Key to the M2’s success is the adoption of a proper, full-fat M-car engine in the form of the M4’s twin-turbocharged S55 (the original had a development of the more mundane M135i’s unit). It packs more power and torque (404bhp and 406lb ft respectively), but crucially it comes with more soul as standard, revving relentlessly to 7500rpm while emitting a properly guttural howl. When matched with the standard six-speed manual gearbox (a seven-speed twin-clutch DCT is optional) it alone almost makes the price of entry worthwhile.
Yet it’s the chassis tweaks that really help the Competition shine, the addition of a strut brace and bulkhead strengthening, plus stiffer rose joints for the rear axle, all helping to make the M2 a more communicative and faithful partner. The old car’s meaty steering and tenacious turn-in grip remain, as does the agility offered by its short wheelbase. But where the old car could get a bit scrappy at the limit, this refreshed version now feels more precise and measured. You can more accurately use the throttle to tailor your line through corners, which gives you confidence to toggle the recalibrated ESP into its MDM mode, or even switch it off completely. Doing this unlocks the M2’s previously untapped potential and allows you to flow down the road playing steering off against throttle and vice versa. Severe bumps can still knock the passive-damped suspension off its stride, but it’s a small price to pay for such a quick and involving machine.
Ferrari 812 Superfast
For years the accepted supercar wisdom was that you should put the engine in the middle of your car, behind the driver and passenger and ahead of the rear axle. It was a doctrine Ferrari subscribed to with as much zeal as the rest, with legendary models such as the Testarossa, 288 GTO and F40. Yet when the 550 appeared it represented a shift in philosophy for the Italian brand. From that point on its high-performance halo models switched to a more traditional front-engined layout – although with the big V12 (and it’s always been a V12) nestled between the front bulkhead and front axle, the weight is still hanging in the middle of the car.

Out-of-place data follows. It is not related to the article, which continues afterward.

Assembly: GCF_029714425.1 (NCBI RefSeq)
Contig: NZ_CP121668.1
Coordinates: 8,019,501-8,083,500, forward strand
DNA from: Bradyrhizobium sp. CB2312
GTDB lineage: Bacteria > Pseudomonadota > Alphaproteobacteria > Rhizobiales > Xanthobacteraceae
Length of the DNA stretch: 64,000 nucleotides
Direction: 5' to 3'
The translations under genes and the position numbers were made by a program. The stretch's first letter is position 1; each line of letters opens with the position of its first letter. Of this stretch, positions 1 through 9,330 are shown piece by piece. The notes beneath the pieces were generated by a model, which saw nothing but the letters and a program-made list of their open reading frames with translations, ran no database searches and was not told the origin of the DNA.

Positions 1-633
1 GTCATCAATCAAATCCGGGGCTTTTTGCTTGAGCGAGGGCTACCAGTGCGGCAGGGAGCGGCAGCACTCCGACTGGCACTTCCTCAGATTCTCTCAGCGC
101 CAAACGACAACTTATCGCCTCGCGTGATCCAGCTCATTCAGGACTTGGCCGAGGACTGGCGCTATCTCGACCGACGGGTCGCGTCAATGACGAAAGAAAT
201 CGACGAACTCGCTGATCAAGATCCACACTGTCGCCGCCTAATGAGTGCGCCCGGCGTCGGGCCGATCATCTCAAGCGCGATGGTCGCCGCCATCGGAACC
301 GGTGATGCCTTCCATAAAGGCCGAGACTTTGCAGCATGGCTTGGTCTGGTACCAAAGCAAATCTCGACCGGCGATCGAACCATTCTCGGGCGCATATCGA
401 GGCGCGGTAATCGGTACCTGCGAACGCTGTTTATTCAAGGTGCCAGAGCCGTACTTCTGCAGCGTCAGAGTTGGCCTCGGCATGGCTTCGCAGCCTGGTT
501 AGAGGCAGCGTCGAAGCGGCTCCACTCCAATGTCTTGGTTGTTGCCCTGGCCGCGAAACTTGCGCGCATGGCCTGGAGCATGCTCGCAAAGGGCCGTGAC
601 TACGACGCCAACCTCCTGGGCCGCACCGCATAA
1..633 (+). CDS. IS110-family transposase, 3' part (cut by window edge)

The latest exponent of this approach is the 812 Superfast, which itself is a heavily revised version of the old F12. Featuring a 789bhp (yes, you read that right) 6.5-litre V12 driving a rear transaxle, this is arguably the most extreme and exciting rear-wheel-drive machine you can buy, provided you’ve got the thick end of £300k down the back of the sofa.
Of course, it’s the engine that dominates – how could it not? Revving to nearly 9000rpm with the same hyperactive enthusiasm of a small-capacity Honda VTEC, this naturally aspirated V12 unit is an engineering work of art. It howls with a loud yet cultured tenor, has oodles of torque from what feels like tickover and a scalpel-sharp throttle response that no turbocharged rival can match. And it’s fast; oh my word is it fast.
However, what’s impressive is that the chassis is up to the task. Just. There’s more traction than you’ve any right to expect, while the quick rack and four-wheel steer deliver agility that’s spooky for such a big car. Of course, it can’t cheat physics and a car this wide can feel unwieldy on tight British roads, but when the tarmac opens up the 812 is electrifying company. More importantly, that classic mechanical layout means its grip and balance are more accessible for more of the time. It feels more friendly than mid-engined rivals, encouraging you to push up to its limits. Of course, it’s still a near-800bhp supercar capable of more than 200mph, so you need to bring your A game to proceedings, but for sheer adrenaline-soaked excitement and driver interaction few come close to the 812 Superfast.
It’s not the most sophisticated contender in this list, but what the Ford Mustang lacks in cultivated good manners it makes up for with rugged charm and serious performance per pound credentials, particularly if you go for the good ol’ 5-litre V8. The uprated ‘Coyote’ unit packs a healthy 444bhp and 390lb ft, which is more than enough, even when it’s being asked to haul around 1668kg of pony car – 0-62mph takes 4.0sec in the 10-speed (yes, that’s ten-speed) auto and just over half a second longer in the six-speed manual. It sounds the part, too, with a subdued woofle at idle and properly V8 bassy when pushing on. Yet it’s still not an engine that likes to be revved to the heavens, preferring instead to do its effortless best in the low to mid-ranges.
Fortunately the Mustang doesn’t succumb to the American muscle car stereotype of preferring roads that don’t have corners. Unlike the numerous previous iterations of this American institution, the latest car has an independent rear axle, while other hi-tech additions include adaptive dampers and torque vectoring. Yet despite these innovations the Ford still drives with an endearingly analogue feel. The steering is hefty and the Mustang responds crisply for such a big car, clinging on gamely through corners. With such a long wheelbase the Ford feels benign as you load the chassis up, yet with so much torque and a limited-slip differential getting the Ford moving around is fairly straightforward – simply get the car turned in and get on the throttle. It’s still not the sharpest tool in the box, but it’s accurate and controllable enough and there’s enough feedback to keep you interested. Factor in styling that oozes retro appeal, that vocal V8 and the surprisingly low price and it’s hard not to fall for the Mustang.